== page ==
The four SESAs in the California desert were chosen under the Solar PEIS process for their high solar resources, suitable slope, proximity to roads and transmission, avoidance of areas with important visual resources, and avoidance of sensitive and wilderness lands, including threatened and endangered species designated critical habitat, Areas of Critical Environmental Concern (ACECs), and wildlife movement corridors.1,2 Based on the results of our spatial analyses, these selection criteria were effective in choosing areas for development that would minimize impacts to both ecological and visual resources.

Compared with the Fast Track and All Proposed scenarios, the SESA scenario has the lowest overall ecological impact, with the lowest amount of sensitive habitat within the scenario, the lowest total sensitive habitat impact score, and fewer individual high and medium impact facilities, based on the data used and the assumptions noted. Only 10.86 percent of land proposed for development in the SESA scenario contains sensitive habitat, compared to 12.31 percent for the All Proposed and 18.89 percent for the Fast Track scenarios. In addition, the SESA scenario has the lowest average facility impact score at 11.02, while the Fast Track (19.47) and All Proposed (24.62) scenarios have much higher average facility impact scores. Examining total impact scores for individual facilities, 14 of the SESA facilities are low impact, six are medium impact, and none are high impact. All four of the SESAs avoid major swaths of sensitive habitat and most of the facilities within SESAs are low impact facilities (Map 1).

Based on the data available to us, the SESA scenario will also require the least amount of disturbance to surrounding habitat because its facilities are, in general, closer to existing transmission lines and have lower slope. Concentrating facilities into limited areas like SESAs, may allow facilities to share new or existing transmission lines and reduce the amount of land that would need to be disturbed to connect new facilities to the grid. In our visual impact analysis for the three scenarios, we found that clustering facilities in low elevation areas surrounded by mountains or other high elevation landscape features helped to minimize the extent of impacts to visual resources. The SESA scenario was found to have the lowest visual impact compared to the amount of land actually developed, with a ratio of only 4.87 acres of land that are visually affected for every one acre of land developed, compared to the All Proposed (7.79) and the Fast Track (17.64) scenarios. Clustering of facilities may be crucial to reducing visual impacts of solar development across the landscape.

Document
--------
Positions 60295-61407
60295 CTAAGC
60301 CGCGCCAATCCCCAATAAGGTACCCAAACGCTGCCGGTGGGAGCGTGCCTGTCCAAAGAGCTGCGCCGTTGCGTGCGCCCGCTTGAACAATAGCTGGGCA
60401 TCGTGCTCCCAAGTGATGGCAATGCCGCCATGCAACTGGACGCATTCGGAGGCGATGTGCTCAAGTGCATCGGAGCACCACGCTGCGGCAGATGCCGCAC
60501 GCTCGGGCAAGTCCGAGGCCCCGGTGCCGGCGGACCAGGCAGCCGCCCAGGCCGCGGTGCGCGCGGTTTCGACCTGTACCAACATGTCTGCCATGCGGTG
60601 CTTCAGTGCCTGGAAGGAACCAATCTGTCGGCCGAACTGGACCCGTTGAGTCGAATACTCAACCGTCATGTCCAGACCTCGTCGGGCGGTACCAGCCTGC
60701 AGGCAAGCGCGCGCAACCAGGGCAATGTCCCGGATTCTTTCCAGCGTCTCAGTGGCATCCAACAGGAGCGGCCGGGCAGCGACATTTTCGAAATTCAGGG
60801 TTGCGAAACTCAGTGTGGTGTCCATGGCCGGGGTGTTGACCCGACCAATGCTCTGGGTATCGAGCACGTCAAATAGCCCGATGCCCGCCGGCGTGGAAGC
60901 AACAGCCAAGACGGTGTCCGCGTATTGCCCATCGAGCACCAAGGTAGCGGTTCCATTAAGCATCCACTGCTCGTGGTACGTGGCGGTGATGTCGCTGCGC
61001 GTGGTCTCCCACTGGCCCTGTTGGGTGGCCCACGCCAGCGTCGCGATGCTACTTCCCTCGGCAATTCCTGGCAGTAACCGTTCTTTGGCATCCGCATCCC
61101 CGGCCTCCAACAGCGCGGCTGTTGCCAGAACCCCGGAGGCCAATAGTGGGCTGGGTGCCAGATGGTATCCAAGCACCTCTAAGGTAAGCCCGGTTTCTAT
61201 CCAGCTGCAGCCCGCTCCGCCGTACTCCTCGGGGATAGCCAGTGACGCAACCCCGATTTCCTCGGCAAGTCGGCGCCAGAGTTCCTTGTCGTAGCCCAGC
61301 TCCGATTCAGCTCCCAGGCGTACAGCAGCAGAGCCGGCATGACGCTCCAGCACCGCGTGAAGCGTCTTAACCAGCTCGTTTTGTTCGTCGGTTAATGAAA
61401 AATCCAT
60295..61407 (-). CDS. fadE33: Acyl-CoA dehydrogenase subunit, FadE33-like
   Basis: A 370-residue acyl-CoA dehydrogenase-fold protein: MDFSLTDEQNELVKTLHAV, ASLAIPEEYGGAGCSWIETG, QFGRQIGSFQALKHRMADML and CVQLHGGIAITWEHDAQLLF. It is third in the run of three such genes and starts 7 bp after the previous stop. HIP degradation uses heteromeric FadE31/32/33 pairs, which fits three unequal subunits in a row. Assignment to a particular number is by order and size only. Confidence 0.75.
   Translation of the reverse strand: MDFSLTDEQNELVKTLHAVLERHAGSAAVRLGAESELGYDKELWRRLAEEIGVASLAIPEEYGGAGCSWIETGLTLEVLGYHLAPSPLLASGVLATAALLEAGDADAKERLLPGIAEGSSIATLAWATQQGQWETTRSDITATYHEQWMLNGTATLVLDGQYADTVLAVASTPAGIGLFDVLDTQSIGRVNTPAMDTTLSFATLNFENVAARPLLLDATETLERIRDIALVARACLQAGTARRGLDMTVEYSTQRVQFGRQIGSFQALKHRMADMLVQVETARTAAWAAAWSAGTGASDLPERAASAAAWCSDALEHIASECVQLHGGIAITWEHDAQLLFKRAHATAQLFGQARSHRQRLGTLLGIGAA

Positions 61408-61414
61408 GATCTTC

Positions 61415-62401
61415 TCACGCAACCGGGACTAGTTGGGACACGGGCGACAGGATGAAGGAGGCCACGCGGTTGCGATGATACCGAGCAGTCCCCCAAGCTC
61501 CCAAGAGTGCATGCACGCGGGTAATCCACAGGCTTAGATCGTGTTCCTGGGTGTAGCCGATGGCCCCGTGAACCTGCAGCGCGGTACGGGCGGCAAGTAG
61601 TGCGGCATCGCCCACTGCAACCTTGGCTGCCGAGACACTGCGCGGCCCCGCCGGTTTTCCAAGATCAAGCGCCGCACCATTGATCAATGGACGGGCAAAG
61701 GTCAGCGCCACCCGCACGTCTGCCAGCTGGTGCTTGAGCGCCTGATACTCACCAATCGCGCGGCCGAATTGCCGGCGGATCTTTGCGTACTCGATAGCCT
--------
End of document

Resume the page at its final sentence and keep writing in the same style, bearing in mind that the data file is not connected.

Based on our ecological and visual impact analyses and associated assumptions, we conclude that the SESA development scenario would have the least impact of the three scenarios. However, further analysis would be needed to determine whether SESAs are the optimal locations for solar development in the California desert. This scenario-based approach would be useful in future evaluations of landscape-level impacts from solar development.

Map 1 Ecological Impact Levels of Proposed Solar Facilities and SESA Locations.

1 U.S. Bureau of Land Management, Solar Energy Study Areas,   

2 Department of the Interior Bureau of Land Management, “Notice of Availability of Maps and Additional Public Scoping for Programmatic Environmental Impact Statement to Develop and Implement Agency-Specific Programs for Solar Energy Development; Bureau of Land Management Approach for Processing Existing and Future Solar Applications,” Federal Register 74, no. 124 (June 2009): 31308.